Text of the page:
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In the movies 'Icebox' and 'Nona,' migrants' pain, danger does not end at U.S. border

The characters in these two movies, a boy and a young woman, show vulnerable people at peril in their homelands and then the U.S.
A scene from the Daniel Sawka' s film, "Icebox," which was shown at the Toronto International Film Festival and is currently streaming on HBO.
A scene from the Daniel Sawka' s film, "Icebox," which was shown at the Toronto International Film Festival and is currently streaming on HBO.TIFF

Things are not getting better for migrants at the border wanting to come to the U.S. But between the latest news and political arguments, two movies are taking a closer look at the perilous ways in which someone’s dream of coming to America can turn into a nightmare.

Both Michael Polish’s “Nona” and Daniel Sawka’s “Icebox” trace their characters’ journeys back to their native Honduras. It’s one of the Central American countries currently under siege by violence, enough so that many have left their homes for safety.

For 12-year-old Oscar (played by Anthony Gonzalez from “Coco”) in “Icebox,” one scary altercation with a gang in Honduras compels him to leave home — by himself — as soon as possible before they return to kill him.

A scene from Daniel Sawka's film "Icebox," which was shown at the Toronto International Film Festival and is currently streaming on HBO.TIFF

In Polish’s movie, violence has already claimed most of Nona’s (Sulem Calderon) family members, giving her little reason to stay and continue her job as a mortician. When she befriends a mysterious traveler (Jesy McKinney) with a stilted accent, she decides to follow him back north.

As their narrative paths diverge, so do the two characters’ experiences. Through Oscar’s story, audiences get a sense of what the journey is like for children: how easily they are exploited and how frightening it is to make such a dangerous trip by oneself.

Gonzalez does a heartbreaking job of conveying his character’s terror and vulnerability. Eventually, he is captured and placed into the cold holding cells that inspired the movie’s ominous title — immigrants are known to call the holding cells hieleras, which is Spanish for icebox.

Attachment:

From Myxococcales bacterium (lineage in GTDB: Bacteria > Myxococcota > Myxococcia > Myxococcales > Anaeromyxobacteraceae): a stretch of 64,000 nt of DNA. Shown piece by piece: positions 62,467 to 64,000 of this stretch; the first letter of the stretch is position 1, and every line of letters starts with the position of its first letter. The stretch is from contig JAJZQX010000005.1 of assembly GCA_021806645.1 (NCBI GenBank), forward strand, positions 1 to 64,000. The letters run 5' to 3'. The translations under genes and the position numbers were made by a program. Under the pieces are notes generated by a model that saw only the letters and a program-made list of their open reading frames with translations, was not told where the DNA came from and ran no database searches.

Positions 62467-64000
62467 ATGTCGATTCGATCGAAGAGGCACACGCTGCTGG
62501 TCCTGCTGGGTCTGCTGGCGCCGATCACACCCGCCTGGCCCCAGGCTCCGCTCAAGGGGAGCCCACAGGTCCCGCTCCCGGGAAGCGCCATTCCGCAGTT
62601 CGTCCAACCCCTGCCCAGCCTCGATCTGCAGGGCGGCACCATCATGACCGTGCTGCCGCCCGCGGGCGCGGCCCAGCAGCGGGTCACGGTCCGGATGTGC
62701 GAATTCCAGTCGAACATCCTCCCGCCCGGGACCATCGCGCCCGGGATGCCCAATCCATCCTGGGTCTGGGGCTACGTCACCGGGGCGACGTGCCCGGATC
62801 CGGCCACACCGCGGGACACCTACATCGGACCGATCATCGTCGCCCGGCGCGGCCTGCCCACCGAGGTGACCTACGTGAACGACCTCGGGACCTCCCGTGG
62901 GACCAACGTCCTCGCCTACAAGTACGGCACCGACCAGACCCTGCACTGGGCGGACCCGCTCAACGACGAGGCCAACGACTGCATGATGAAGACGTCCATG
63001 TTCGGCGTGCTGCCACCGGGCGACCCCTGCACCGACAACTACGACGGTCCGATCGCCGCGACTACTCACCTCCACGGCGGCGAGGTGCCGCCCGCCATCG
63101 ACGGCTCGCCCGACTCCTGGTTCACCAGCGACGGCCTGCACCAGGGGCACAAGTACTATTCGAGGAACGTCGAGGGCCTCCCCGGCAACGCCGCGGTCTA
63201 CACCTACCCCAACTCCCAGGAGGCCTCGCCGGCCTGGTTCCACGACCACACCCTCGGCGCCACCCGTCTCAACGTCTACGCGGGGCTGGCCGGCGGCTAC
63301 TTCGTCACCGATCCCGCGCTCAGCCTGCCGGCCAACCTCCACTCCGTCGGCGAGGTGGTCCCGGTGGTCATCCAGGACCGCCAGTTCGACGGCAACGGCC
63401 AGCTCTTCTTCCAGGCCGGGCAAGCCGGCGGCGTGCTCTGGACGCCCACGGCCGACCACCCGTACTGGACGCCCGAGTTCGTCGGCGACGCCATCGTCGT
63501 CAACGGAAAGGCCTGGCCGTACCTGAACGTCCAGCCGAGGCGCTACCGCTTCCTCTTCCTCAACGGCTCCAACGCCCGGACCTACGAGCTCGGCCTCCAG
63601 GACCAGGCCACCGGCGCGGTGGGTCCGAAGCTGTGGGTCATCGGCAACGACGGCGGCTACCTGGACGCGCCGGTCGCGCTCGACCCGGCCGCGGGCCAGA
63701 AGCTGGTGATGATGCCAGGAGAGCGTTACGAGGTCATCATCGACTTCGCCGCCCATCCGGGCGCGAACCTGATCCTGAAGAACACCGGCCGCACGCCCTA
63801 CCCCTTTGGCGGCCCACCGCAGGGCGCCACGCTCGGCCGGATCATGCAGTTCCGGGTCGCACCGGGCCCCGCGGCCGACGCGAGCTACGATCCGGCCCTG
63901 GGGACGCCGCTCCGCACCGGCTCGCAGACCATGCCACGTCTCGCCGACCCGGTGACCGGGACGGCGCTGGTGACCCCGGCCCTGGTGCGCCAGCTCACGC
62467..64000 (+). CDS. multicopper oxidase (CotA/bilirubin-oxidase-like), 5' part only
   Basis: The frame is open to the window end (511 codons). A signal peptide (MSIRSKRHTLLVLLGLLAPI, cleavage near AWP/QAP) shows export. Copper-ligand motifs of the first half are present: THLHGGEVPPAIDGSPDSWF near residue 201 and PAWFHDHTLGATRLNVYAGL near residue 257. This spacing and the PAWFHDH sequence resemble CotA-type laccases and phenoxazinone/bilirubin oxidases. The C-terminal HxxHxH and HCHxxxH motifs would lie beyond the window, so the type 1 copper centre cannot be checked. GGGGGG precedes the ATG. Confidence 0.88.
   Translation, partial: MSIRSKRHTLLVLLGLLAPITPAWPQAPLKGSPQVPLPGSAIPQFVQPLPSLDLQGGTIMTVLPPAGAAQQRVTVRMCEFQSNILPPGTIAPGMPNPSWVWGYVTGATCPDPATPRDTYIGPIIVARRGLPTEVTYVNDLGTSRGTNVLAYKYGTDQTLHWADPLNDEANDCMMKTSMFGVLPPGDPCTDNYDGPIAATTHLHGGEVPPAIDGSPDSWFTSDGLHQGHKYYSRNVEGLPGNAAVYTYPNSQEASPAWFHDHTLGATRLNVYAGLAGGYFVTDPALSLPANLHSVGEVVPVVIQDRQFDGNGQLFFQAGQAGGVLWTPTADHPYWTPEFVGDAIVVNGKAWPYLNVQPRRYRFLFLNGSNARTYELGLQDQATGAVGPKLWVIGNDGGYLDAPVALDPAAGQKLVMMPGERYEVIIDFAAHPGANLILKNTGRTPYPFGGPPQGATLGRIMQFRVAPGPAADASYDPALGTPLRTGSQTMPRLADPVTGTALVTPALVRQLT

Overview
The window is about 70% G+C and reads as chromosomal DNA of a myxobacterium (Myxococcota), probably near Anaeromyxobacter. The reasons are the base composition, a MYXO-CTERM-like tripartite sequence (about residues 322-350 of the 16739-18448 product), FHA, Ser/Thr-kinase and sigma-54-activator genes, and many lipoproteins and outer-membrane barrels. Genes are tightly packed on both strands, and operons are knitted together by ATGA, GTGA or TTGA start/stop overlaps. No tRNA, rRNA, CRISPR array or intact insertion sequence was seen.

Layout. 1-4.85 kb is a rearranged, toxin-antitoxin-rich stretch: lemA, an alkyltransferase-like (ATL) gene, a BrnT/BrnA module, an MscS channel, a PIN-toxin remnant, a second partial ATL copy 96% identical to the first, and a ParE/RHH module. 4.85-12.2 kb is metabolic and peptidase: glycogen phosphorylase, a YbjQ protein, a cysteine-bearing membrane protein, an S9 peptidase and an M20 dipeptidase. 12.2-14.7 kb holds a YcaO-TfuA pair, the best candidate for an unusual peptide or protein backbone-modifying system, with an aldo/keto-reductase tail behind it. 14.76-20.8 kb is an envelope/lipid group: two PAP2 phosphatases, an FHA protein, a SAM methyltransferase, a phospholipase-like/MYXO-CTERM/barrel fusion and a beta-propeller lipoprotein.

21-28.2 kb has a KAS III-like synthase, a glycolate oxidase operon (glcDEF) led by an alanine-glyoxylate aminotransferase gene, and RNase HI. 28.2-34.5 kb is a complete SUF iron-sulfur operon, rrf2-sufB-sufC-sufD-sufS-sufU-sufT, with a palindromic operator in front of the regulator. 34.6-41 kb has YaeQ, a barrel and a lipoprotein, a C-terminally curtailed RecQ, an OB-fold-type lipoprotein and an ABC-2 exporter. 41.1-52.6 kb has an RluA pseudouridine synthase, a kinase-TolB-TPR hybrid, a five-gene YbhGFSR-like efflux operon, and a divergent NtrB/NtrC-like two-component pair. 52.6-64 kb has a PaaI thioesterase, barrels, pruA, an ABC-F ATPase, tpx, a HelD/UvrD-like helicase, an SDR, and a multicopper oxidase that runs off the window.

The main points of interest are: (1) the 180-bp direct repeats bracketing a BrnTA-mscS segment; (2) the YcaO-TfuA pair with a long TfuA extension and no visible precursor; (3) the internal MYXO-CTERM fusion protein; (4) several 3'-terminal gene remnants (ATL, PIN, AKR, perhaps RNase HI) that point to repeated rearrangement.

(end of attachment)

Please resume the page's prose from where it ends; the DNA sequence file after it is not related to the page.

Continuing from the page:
Though Oscar may be out of the hands of the coyotes (smugglers), he's hardly safer in the hands of people who don’t understand his language or the danger he’s running from. They make little-to-no-effort to help the boy find his uncle in the United States.

Like Oscar, Nona is leaving Honduras to reunite with a relative in the States. In her case, it’s her mother. At first, it may seem like she has an easier time traveling to the border than most since the stranger almost always takes care of their arrangements like a romantic road trip. The movie gives no reason to suspect any alternative motives, so if you don’t want to be spoiled, you may want to skip the next paragraph.

Eventually, the mystery date is revealed to be not just a bad man, but a human trafficker who seduces Nona into thinking she’s safe with him. Once smuggled into the States, she’s beaten, raped, and forced to work for a violent woman in a house with other young women who also left their countries, are poor or orphaned.

When Nona is caught by a Los Angeles police officer, he notices something is off about her and takes her into custody. Once again, almost no one in the law enforcement side speaks to her in Spanish or tries to help her understand what her options are.

Movies like “Nona” and “Icebox” give audiences who perhaps are not familiar with present-day immigration issues a fictionalized look at what it’s like to be unable to speak the language of those in charge and perhaps questioning a system that is leaving some of the most vulnerable people with fewer ways to reach safety.

“Nona” is in selected theaters now. “Icebox” will be available to stream on HBO on Saturday.